Communication is extremely important.
5. Be Positive
Always try to tackle these things positively. Include references to the distraction issues with your child positively in their presence. For example, rather than telling them off for being distracted, talk to them about things they are interested in.
In the long run, positive feedback and reinforcement are much better. It won’t change behavior from bad to good but streamline it as it already exists.
Frequently Asked Questions
How can I help when my child is distracted in the classroom?
Firstly, you will need to engage with your child’s teacher. They will be trained in dealing with easily distracted children. For example, I would ask, ‘what can I do at home to help a distracted child?’ Your child’s teacher will be able to give you tips to improve concentration levels at school.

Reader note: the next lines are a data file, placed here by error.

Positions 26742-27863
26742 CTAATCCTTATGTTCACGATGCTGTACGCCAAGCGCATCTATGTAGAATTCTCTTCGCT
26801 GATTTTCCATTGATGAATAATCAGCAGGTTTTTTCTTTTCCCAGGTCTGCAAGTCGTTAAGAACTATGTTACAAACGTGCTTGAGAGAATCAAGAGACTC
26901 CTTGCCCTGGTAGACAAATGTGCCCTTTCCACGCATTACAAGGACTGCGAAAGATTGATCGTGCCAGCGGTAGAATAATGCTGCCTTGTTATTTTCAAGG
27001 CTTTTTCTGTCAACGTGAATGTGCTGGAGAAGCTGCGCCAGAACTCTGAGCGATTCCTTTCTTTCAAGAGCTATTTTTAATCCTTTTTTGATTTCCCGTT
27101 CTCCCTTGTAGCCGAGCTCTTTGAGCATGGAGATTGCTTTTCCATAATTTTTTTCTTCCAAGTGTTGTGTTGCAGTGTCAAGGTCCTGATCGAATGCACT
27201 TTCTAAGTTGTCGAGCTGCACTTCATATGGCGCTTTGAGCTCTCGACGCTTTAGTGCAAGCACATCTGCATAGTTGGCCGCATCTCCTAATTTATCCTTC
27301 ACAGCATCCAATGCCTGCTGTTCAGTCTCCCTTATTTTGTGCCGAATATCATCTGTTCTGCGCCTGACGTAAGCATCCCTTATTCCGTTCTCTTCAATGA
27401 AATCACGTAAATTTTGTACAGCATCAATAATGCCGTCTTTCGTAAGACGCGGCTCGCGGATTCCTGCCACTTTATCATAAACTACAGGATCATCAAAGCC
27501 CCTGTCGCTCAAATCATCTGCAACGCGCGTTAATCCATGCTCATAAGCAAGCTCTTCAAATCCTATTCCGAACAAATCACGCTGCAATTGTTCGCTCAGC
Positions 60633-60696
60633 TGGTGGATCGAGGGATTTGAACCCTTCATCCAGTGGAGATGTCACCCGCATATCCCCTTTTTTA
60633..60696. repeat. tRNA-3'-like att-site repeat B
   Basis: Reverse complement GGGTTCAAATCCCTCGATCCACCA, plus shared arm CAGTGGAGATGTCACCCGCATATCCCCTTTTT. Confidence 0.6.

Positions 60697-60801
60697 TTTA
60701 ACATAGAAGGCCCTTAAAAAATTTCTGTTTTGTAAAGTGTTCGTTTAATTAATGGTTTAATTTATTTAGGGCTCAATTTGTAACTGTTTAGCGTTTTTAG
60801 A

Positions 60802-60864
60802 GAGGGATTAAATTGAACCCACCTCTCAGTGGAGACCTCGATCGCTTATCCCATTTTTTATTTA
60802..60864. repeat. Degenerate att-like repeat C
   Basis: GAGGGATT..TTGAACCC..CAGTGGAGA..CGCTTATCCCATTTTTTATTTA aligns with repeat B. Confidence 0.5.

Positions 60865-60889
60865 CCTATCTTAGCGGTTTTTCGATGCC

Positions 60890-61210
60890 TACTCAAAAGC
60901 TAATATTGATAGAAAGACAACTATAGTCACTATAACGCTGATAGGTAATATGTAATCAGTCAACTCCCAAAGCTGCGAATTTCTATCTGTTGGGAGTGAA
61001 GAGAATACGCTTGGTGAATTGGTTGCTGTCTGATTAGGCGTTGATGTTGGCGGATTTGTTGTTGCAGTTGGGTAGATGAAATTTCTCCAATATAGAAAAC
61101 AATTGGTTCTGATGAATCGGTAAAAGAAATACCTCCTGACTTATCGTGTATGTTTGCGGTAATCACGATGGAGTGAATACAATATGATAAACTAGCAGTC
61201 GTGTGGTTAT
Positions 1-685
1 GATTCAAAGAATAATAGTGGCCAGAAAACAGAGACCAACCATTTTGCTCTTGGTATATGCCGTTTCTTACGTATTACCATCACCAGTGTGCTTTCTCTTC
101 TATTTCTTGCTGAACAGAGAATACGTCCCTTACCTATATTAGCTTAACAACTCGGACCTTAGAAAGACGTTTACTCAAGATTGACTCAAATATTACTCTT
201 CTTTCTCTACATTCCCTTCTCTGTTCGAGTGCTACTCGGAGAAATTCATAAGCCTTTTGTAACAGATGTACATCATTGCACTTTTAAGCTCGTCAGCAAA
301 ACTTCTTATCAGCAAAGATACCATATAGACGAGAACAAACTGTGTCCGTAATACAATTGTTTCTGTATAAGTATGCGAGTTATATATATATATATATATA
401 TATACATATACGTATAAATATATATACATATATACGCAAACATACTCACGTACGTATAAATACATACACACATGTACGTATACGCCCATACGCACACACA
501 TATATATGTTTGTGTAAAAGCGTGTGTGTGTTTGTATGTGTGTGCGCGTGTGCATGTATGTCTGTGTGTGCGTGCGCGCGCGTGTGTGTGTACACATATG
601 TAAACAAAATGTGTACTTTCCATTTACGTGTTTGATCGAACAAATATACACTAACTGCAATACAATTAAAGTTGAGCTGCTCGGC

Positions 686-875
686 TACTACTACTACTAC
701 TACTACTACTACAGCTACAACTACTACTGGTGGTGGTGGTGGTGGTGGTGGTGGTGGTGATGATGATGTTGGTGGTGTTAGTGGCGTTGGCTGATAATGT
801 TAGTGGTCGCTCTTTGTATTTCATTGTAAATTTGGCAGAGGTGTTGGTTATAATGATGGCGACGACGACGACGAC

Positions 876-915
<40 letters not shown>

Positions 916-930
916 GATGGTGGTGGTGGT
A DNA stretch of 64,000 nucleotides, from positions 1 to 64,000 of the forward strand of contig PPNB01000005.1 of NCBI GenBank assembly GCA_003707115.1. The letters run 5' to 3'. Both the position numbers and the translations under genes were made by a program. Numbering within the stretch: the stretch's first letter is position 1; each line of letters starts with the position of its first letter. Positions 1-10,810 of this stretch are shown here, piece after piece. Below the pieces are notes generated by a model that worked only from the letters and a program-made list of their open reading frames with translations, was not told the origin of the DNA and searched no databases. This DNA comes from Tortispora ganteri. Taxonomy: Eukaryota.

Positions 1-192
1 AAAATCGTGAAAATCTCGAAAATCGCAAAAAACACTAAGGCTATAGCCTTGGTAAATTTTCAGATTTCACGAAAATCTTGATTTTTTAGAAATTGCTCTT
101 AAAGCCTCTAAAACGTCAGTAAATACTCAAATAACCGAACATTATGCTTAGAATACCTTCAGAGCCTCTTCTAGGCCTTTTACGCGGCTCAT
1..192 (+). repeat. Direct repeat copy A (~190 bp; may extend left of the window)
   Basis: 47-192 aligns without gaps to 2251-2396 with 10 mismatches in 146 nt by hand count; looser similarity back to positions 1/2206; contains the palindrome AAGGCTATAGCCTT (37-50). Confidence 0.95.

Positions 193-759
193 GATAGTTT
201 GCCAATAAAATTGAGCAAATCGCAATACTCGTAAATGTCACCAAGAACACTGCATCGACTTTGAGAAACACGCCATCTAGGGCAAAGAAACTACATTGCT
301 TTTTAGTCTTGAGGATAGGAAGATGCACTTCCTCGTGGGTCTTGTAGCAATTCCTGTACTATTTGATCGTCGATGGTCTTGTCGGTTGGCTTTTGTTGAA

Why does my child get distracted easily?
There could be several reasons why your child is easily distracted. First, they could be bored, not interested, or they might have too many things around to distract them. If your child is easily distracted, begin by removing everything around them and work from there.
Is my child easily distracted because they have ADHD?
Not necessarily. Although, if you think your child has symptoms of ADHD, do not rely on the internet or any quiz to diagnose it. Take your child to see a medical professional.
Hopefully, our brief list of tips and suggestions might be able to help you on your journey to help a distracted child. Resolving your child’s distraction issues is certainly a journey!
I urge parents and guardians not to take a regimented approach to the situation early.
Attention span is something that very much matures and develops as a child grows.
My son gets distracted easily still! It is an ongoing battle that we know how to control.
Ultimately, if you want to know how to help a child that is easily distracted, you need to put a plan together, stick to it, and do not rush it!